at sale to AC Pugin, the father of AWN Pugin, and subsequently
confirmed to have been by the artist. In addition to its work
on the historical collection, the Advisory Committee has acquired
a number of portraits by highly regarded contemporary artists.
These include portraits of Michael Foot by Robert Lenkiewicz,
Iain Duncan Smith by Paul Benney, and David Blunkett by Lorna
Wadsworth, the latter a previous nominee for the BP National Portrait
award. These portraits hang as part of the contemporary collection
on the first floor of Portcullis House, which is accessible to
180. The Committee has also added to the House's
collection of busts. Notable acquisitions this year include a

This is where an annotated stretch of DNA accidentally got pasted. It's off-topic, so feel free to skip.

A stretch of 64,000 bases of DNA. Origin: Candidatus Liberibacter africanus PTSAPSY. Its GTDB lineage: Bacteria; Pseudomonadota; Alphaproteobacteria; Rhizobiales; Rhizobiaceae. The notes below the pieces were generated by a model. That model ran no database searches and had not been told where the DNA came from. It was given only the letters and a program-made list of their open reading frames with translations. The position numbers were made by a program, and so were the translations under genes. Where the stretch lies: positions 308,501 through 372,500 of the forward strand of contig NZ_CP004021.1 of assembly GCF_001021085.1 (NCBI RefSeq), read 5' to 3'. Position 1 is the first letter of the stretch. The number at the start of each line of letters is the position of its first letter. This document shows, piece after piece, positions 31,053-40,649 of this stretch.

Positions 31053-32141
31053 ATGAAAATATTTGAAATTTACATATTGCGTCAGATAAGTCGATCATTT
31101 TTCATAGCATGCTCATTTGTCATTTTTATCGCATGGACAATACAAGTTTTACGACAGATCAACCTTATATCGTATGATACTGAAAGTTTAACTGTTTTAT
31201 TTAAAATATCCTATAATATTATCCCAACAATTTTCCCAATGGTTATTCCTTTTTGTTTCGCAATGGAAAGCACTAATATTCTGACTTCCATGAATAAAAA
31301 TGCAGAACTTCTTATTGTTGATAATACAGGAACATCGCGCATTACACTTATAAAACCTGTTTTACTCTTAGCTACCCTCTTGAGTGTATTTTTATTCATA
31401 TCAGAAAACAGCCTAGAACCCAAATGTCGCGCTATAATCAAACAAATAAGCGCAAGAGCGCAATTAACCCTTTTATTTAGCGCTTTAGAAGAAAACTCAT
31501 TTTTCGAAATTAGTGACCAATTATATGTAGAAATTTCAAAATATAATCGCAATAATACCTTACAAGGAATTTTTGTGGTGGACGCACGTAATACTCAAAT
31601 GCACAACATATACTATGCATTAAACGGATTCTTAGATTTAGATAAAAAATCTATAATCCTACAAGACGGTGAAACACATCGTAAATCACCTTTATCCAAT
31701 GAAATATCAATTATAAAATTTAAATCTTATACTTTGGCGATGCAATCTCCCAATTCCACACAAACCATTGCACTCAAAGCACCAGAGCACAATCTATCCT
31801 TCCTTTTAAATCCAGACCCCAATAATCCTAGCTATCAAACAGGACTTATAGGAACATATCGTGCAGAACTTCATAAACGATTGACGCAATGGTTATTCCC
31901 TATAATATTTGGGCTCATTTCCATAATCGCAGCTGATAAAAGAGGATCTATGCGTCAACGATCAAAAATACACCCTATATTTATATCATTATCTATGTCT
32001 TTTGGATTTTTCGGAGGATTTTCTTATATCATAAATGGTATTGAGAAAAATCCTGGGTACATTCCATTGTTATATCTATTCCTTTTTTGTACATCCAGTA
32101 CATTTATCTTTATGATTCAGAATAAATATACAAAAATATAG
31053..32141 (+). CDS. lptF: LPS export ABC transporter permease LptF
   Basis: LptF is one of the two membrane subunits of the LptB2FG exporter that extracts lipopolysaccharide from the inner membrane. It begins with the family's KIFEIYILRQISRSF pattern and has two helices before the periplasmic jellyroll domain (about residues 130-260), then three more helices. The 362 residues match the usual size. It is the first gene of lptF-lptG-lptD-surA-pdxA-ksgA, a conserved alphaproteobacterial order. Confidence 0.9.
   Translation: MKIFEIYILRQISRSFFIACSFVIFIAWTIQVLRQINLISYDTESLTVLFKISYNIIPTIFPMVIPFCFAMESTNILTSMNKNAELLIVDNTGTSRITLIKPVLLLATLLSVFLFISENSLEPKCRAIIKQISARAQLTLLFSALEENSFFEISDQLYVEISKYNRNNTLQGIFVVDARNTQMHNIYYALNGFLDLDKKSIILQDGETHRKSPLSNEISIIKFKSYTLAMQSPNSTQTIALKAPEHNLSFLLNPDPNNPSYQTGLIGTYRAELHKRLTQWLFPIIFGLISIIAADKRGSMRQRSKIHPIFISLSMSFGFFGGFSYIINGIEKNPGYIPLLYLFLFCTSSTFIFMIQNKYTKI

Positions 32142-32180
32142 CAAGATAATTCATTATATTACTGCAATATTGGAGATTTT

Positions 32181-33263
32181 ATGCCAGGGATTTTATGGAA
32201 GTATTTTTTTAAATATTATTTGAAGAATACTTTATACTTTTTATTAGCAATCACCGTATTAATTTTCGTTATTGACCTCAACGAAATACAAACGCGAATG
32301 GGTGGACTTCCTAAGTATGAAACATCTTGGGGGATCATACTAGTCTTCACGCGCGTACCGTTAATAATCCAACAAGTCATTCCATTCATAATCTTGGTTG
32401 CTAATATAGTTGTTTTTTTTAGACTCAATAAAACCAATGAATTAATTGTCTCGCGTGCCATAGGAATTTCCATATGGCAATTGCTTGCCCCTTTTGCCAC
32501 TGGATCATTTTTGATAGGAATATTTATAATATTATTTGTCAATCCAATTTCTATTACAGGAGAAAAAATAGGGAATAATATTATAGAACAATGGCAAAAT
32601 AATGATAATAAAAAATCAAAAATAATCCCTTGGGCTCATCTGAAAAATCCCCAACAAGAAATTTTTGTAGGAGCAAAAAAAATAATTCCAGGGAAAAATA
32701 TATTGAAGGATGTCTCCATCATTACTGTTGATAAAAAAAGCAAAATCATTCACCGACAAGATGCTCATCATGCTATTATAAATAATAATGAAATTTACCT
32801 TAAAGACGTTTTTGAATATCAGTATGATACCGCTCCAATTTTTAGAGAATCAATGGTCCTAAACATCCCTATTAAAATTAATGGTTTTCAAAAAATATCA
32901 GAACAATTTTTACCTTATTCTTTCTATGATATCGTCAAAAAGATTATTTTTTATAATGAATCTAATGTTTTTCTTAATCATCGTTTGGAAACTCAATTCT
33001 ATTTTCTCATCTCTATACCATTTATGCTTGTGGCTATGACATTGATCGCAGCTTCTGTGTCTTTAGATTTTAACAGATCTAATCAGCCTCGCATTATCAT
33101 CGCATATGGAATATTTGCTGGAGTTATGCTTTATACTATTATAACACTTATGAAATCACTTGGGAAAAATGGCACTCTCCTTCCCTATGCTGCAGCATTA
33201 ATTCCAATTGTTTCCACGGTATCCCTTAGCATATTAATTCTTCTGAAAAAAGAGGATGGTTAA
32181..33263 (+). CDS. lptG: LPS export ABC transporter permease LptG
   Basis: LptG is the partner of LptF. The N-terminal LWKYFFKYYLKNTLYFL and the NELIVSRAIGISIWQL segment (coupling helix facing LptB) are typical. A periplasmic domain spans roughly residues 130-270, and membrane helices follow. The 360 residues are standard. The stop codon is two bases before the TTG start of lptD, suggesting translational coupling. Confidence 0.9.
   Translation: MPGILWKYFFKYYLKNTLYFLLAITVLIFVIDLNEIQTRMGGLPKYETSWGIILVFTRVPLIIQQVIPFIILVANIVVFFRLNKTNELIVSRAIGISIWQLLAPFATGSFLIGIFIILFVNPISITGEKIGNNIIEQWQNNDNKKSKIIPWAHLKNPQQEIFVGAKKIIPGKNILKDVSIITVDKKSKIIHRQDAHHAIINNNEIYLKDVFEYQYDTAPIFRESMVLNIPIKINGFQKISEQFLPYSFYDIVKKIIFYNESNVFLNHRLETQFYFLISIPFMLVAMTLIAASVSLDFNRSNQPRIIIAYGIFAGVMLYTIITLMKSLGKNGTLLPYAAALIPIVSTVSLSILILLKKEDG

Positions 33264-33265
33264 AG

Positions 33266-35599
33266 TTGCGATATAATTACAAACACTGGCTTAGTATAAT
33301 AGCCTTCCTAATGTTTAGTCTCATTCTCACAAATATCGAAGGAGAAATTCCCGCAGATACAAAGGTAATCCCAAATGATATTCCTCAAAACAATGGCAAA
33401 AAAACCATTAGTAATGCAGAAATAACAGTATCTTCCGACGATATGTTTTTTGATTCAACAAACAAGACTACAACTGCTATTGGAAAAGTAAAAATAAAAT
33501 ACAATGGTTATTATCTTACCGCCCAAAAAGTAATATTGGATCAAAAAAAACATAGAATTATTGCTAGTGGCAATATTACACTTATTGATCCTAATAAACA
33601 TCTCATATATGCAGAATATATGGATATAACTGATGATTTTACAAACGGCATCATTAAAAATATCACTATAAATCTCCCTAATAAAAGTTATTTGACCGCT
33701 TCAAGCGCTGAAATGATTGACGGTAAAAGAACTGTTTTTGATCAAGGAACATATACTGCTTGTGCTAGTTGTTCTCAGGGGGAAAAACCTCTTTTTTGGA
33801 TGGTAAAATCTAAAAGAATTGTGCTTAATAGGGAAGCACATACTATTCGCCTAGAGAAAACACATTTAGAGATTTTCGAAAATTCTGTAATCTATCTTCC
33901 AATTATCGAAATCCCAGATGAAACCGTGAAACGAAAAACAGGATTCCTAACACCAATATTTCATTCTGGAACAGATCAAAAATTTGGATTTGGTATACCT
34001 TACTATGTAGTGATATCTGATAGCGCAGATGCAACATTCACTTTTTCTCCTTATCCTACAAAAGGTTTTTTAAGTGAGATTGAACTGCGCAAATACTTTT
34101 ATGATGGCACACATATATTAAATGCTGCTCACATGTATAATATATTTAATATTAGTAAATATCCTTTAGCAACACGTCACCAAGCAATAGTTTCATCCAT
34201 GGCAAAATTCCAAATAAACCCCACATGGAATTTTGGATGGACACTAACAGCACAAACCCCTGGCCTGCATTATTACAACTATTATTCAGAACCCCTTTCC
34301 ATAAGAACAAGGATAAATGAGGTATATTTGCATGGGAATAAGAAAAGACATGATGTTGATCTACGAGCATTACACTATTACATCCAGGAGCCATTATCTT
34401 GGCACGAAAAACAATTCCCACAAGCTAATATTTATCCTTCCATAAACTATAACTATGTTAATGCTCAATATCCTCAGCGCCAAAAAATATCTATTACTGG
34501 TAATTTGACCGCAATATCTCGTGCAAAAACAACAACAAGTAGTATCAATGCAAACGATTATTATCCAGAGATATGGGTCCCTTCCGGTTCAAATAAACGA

portrait bust of John Major by Neale Andrew and a bust of Manny
Shinwell by Oscar Nemon. The Committee was very grateful to accept
into the Collection from the Nemon family a number of preparatory
works by Oscar Nemon for his sculptures of Churchill and Macmillan,
together with related archive material. These pieces were exhibited
in Portcullis House for three months. The exhibition was one of
a number of popular in-house exhibitions mounted by the Curator
and his staff in Portcullis House over the last year. Others included
an exhibition of works from the Collection to commemorate the
bicentenary of the birth of Benjamin Disraeli.
181. During 2004/05 a firm of consultants was engaged
to carry out a review of the Curator's Office and the skills and
resources currently available to it. In particular, the consultants
were asked to consider the development of policy relating to the
management of the collections; and likely future trends in acquisitions
and commissions, exhibitions, and other proposals for developing
and using the collections. The consultants' recommendations are